Here’s the operative section of the state’s tax reform legislation that pertains to concert tickets – a subject of possible interest to our readers. For what it’s worth, the primary sponsor of this was a gentleman named Clodfelter. (I am not making this up.)
“§ 105.164.4F. Entertainment and recreation.
(a) Tax.–Charges for an entertainment or recreational activity listed in this subsection are taxed at the general rate set in G.S.105-164.4. Charges include admission charges, user charges, registration charges, membership charges, and charges for amenities. Offering an activity listed in this subsection is a service.
(1) Charges for admittance to any of the following entertainment or recreational activities:
a. A live performance or live event of any kind.
b. A movie or another audiovisual work.
c. A museum, a cultural site, a garden, an exhibit, a show, or a similar attraction or a guided tour at any of these attractions.
(2) Charges that enable a consumer to play or participate in, or use property or a facility to play or participate in, any of the entertainment or recreational activities listed in this subdivision. A consumer’s play or participation can be in person or online. Charges for online play or participation include charges to acquire virtual goods or attributes.
a. A game.
b. A sport.
c. A fitness activity.
(b) Exclusion for Membership Charges.– The tax imposed by this section does not apply to the portion of a membership charge that meets any of the following descriptions:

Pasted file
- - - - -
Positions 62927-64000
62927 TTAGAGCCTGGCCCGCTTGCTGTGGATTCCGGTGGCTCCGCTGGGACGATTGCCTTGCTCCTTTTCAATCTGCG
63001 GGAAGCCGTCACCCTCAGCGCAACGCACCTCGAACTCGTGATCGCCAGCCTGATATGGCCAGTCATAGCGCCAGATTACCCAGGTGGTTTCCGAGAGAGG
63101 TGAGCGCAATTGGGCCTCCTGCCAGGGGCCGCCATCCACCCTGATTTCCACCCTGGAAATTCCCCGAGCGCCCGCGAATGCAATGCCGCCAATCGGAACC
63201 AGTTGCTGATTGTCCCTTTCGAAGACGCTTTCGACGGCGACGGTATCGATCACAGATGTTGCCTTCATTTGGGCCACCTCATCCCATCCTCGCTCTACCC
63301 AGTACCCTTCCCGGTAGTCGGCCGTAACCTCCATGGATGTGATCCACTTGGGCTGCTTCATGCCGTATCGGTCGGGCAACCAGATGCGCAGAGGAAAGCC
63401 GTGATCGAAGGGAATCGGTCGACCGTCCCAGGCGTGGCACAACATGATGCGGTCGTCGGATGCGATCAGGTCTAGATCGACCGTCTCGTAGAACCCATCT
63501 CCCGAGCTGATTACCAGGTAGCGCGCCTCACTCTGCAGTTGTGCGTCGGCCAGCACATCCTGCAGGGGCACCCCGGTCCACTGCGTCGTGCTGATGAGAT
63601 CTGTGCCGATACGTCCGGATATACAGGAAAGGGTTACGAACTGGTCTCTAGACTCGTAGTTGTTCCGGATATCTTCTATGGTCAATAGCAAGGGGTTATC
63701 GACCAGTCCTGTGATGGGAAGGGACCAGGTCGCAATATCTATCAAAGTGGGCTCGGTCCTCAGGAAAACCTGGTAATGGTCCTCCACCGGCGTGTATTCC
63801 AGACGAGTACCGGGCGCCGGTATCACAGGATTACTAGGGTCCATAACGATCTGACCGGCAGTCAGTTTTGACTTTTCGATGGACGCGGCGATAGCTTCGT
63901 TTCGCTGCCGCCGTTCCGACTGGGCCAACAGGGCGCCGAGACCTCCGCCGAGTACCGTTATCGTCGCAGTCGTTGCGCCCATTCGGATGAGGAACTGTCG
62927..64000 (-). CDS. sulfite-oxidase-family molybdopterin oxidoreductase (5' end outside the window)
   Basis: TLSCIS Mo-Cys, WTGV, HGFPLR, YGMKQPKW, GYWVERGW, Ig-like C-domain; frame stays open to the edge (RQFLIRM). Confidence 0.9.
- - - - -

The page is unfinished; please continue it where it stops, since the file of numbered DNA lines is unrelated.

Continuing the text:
(1) It is deductible as a charitable contribution under section 170 of the Code.
(2) It allows access to a dining facility or other property that does not enable the member to play or participate in an entertainment or recreational activity listed in subdivision (a)(2) of this section.
(c) Ticket Resales. – When an admission ticket is resold and the price of the admission ticket is printed on the face of the ticket, the tax does not apply to the face price. When an admission ticket is resold and the price of the admission ticket is not printed on the face of the ticket, the tax applies to the difference between the amount the reseller paid for the ticket and the amount the reseller charges for the ticket.”
To read the entire bill, click here.
So what impact will this have on presenters – especially small non-profits with all-volunteer or merely part-time staff – and on patrons – and, ultimately, on ticket sales and the economic viability of our non-profit cultural organizations, large and small? In brief, will the requirement to collect 4.5% tax on tickets result in higher prices, beyond the increased cost of doing business? Let the conversation begin!